Pythagoras (570 BC - 490 BC)


Pythagoras (b. 570 B.C.), about whom we have as many legends as facts, lived most of his adult life in Croton in southern Italy (see Map 2).

Pythagoras theorem

He combined mathematics and religion in a way strange to us and was active in setting up a pattern for an ideal community. The Pythagorean influence on Plato is substantial.*

Pythagoras and his followers first developed geometry as an abstract discipline, rather than as a tool for practical applications. It was probably Pythagoras himself who discovered the “Pythagorean Theorem” (the square of the hypotenuse of a triangle is equal to the sum of the squares of the other two sides).

He also discovered the mathematical ratios of musical intervals: the octave, the fifth, and the fourth. Because mathematics informs these intervals, the Pythagoreans held, somewhat obscurely, that all things are numbers. They also believed that the sun, the moon, and other heavenly bodies make a noise as they whirl about, producing a cosmic harmony, the “music of the spheres.”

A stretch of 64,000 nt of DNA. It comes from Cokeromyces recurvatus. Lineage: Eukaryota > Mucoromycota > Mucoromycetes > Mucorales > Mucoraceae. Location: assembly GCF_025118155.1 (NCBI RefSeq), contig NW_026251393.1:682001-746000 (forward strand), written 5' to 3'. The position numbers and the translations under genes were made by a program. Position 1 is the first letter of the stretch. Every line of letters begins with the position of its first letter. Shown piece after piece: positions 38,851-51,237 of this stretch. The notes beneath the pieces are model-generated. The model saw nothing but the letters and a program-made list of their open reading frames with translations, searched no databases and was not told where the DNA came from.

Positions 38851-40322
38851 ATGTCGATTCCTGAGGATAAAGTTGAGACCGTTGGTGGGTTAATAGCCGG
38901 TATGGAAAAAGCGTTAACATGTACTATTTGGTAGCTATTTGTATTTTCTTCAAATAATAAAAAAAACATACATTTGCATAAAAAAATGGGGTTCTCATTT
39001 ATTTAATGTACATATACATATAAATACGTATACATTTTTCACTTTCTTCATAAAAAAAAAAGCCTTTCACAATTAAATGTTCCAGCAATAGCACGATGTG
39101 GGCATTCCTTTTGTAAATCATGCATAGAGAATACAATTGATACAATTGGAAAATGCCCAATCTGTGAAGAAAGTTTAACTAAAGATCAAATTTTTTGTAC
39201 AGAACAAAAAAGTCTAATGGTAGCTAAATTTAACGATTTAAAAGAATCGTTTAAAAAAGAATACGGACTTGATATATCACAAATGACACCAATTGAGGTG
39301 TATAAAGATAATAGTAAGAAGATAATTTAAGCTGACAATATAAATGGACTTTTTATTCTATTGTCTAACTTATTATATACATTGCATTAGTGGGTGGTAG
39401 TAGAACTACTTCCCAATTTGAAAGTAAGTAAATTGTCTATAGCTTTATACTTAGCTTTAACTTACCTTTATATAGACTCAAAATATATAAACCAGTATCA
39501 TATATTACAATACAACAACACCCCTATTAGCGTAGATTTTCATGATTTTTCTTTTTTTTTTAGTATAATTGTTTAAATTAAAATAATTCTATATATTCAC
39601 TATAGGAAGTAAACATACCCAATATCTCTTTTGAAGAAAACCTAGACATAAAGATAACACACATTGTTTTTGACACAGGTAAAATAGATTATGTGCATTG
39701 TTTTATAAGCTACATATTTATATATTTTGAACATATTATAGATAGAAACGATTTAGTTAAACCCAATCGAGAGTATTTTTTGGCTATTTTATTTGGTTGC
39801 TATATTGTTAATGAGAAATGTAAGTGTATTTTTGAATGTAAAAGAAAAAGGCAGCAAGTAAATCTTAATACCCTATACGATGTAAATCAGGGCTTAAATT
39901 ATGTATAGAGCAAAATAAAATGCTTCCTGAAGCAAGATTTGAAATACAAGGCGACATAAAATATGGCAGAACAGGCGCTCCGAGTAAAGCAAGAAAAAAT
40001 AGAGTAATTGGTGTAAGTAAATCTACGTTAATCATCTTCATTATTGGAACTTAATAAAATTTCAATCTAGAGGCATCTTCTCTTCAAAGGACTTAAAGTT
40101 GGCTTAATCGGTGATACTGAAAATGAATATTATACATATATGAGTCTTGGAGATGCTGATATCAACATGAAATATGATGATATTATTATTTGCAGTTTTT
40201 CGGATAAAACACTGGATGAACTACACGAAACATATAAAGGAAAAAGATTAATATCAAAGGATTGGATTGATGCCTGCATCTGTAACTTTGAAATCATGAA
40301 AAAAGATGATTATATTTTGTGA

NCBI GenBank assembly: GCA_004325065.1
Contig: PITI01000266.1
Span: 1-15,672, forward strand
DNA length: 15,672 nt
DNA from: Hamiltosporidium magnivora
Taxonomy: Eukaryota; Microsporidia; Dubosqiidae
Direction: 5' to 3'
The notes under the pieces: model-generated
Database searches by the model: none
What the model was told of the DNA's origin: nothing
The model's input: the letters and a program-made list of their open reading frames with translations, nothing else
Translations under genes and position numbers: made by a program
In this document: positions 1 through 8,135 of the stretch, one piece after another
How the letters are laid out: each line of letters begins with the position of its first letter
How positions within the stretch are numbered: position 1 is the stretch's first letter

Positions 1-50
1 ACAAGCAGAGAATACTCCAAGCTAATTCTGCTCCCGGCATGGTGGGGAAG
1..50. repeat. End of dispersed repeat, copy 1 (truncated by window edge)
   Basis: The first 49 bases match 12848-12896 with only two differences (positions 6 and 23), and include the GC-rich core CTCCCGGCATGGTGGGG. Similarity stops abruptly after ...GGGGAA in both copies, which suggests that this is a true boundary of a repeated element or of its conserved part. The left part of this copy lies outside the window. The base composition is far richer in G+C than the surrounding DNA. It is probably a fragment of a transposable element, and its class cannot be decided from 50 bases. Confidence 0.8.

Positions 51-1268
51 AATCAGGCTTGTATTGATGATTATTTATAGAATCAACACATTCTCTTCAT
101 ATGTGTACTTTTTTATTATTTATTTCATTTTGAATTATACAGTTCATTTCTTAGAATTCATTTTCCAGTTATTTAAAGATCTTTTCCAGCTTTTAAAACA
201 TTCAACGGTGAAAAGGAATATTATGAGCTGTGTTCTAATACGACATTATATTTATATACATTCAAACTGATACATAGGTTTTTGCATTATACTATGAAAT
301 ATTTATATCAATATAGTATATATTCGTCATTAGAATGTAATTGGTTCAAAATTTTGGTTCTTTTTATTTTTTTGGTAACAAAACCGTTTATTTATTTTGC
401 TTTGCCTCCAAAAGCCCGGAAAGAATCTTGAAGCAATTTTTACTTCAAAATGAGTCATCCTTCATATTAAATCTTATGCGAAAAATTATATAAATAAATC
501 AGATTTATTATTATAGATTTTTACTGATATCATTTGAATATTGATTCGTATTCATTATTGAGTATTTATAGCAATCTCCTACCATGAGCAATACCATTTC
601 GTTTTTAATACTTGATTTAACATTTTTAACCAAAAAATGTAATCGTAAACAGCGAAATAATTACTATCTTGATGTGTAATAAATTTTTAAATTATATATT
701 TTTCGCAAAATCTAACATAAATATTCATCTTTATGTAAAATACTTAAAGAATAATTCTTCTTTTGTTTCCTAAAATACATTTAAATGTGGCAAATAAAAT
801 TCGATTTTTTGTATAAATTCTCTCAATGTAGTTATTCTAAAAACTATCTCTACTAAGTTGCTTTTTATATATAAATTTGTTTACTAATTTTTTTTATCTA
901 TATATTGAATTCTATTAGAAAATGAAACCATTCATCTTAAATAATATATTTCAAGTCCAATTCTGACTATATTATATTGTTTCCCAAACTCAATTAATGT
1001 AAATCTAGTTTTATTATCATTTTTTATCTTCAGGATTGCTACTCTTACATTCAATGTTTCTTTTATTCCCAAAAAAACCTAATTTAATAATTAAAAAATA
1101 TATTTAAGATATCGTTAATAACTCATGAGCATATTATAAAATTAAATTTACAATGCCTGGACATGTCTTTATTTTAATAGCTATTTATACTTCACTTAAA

Pythagoras believed that the soul is a distinct and immortal entity,“entombed” for a while in the body. After death, the soul migrates into other bodies, sometimes the bodies of animals. To avoid both murder and cannibalism, the Pythagoreans were vegetarians. Xenophanes tells the story, probably apocryphal, that Pythagoras saw a puppy being beaten and cried out, “Do not beat it; I recognize the voice of a friend.” Mathematics was valued not just for itself but as a means to purify the soul, to disengage it from bodily concerns. In mathematical pursuits the soul lives a life akin to that of the gods. It is said that Pythagoras was the first to call himself a philosopher, a lover of wisdom.


This excerpt is taken from  book “THE GREAT CONVERSATION(A Historical Introduction to Philosophy)" By NORMAN MELCHERT & DAVID R. MORROW

Chapter 2, "Philosophy before Socrates"


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